Ours was a close-knit family, and my father's business was the thread that held us all together. Even after my brothers and sisters married, they were persuaded to remain in town and continue working in the enterprise. Jobs were found for their spouses as well. My father was a workaholic, and he imbued everyone with the same spirit. His soft and delicate features belied a strict attitude when it came to work. He and my mother would be on their feet from morning until late at night tending to the business, and we had the utmost respect for them.
My parents actually discouraged us from continuing our education past high school, as that would have meant leaving Buczacz and attending university in Lvov. After I finished seven years of elementary school for girls, I went to the Gymnasium for two years and received my certificate. There was an opportunity for me to train as a teacher in Tarnopol, but the needs of the family business kept me at home.
I wouldn't want to leave the impression that we were an uneducated lot. Much of our spare time would be spent reading books, newspapers and magazines in the library. We had a special German tutor, Herr Landau, and Mr. Koffler would teach us to read and write in Yiddish. We also attended a Hebrew school in a basement on Gymnasialna Street. My father subscribed to a number of newspapers and journals that would be passed from hand to hand in our home: "Der Moment" from Krakow, "Chvila" from Lemberg, and others. We were keenly attuned to a tradition of learning and scholarship which my family had established. Our home was filled with the works of Wolf Pohorille, my father's uncle, who had written and translated many books about religion, medicine and mysticism.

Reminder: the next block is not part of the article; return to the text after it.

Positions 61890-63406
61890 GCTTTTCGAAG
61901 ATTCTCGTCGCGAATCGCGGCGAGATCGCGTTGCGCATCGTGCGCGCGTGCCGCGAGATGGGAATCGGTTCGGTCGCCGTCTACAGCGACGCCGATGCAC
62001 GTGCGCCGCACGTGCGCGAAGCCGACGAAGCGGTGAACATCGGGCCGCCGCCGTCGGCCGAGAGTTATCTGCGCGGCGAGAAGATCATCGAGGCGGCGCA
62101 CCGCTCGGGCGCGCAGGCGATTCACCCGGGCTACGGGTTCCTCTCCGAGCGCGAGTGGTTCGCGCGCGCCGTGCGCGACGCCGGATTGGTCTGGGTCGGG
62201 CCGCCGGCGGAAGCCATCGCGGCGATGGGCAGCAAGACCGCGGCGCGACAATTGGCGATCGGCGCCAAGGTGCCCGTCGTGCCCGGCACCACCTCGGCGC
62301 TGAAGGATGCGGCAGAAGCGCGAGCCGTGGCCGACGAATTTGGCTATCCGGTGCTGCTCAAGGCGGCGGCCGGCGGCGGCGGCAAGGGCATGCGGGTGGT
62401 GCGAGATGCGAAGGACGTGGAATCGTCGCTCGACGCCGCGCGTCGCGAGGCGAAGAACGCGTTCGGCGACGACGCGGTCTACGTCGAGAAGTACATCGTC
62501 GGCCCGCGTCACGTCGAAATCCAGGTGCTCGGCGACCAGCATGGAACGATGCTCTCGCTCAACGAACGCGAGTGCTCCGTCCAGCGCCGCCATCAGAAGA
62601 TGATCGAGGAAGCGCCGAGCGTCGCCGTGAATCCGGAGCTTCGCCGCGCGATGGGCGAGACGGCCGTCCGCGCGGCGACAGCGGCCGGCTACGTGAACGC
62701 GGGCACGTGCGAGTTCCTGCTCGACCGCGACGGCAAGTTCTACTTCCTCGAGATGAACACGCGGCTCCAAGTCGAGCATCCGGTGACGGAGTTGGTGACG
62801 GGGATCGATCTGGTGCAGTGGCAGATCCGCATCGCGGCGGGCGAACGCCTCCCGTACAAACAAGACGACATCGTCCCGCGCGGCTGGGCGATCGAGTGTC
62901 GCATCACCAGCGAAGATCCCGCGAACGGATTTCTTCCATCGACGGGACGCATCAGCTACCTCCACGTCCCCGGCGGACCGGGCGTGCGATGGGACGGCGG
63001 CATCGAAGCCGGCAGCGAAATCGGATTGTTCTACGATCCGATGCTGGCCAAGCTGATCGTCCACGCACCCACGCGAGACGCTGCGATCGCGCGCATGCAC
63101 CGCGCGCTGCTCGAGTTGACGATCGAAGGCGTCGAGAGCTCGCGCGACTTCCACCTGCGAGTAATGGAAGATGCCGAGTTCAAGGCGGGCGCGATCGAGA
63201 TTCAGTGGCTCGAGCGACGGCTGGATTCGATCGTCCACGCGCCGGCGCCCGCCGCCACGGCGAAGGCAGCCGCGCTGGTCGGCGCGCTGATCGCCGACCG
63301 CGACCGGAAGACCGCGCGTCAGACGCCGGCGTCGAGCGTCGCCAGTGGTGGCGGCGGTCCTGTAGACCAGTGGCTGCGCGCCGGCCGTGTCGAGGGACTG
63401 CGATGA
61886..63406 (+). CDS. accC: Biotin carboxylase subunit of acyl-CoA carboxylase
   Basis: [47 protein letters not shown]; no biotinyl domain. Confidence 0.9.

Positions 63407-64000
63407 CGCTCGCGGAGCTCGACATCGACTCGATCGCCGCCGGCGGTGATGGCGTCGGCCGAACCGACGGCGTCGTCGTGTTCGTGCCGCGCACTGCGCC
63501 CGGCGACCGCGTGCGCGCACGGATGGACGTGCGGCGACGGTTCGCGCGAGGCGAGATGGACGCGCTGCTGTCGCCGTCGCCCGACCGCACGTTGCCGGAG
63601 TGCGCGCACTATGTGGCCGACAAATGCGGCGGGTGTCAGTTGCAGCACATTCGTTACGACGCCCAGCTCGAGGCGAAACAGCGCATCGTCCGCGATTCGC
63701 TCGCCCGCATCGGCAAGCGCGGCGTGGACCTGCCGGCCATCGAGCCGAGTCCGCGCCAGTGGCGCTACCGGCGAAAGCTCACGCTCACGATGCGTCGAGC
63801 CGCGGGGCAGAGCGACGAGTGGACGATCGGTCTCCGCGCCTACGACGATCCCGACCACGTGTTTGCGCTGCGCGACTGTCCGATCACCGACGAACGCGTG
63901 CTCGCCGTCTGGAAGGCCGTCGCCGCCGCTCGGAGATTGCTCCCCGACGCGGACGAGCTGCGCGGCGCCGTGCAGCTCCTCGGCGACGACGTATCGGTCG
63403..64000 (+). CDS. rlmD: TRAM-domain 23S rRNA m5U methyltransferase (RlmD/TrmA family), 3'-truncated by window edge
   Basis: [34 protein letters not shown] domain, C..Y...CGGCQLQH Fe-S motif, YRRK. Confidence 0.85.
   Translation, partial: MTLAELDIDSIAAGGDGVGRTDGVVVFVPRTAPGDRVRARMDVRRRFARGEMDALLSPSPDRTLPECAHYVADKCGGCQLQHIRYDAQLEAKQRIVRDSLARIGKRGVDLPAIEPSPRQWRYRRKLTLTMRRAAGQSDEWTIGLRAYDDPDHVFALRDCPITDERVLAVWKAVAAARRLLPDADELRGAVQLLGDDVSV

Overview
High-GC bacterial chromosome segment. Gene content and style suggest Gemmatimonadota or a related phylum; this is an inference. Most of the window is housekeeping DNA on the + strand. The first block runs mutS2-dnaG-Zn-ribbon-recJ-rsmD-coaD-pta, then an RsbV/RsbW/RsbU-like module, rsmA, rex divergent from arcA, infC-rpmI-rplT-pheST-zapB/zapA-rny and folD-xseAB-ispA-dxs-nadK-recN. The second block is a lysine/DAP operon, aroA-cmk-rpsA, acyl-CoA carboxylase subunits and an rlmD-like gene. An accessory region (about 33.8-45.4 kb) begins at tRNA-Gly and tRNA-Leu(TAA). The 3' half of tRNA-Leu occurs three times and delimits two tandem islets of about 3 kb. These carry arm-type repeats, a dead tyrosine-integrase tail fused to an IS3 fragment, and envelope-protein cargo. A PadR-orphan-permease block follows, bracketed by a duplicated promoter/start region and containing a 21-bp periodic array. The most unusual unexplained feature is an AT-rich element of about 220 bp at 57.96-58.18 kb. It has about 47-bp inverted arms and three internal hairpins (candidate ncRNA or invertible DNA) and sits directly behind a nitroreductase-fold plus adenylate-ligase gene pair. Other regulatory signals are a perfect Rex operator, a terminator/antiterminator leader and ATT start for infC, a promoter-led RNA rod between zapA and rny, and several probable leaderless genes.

Buczacz itself had a vibrant cultural life. The young people never missed an opportunity to see the theatre, comedians, musicians and the cinema. Troupes would come from Vilna and beyond, and while most people were poor, they always seemed to have money for the performances. Theatre was performed at the Sokol, next to our school on Gymnasialna Street. The teenagers and students would crowd into the standing-room area, and though I could afford to pay for a seat, I would always join my friends behind the barrier. There was also the excitement of going to see the latest movies at the one Kino in town.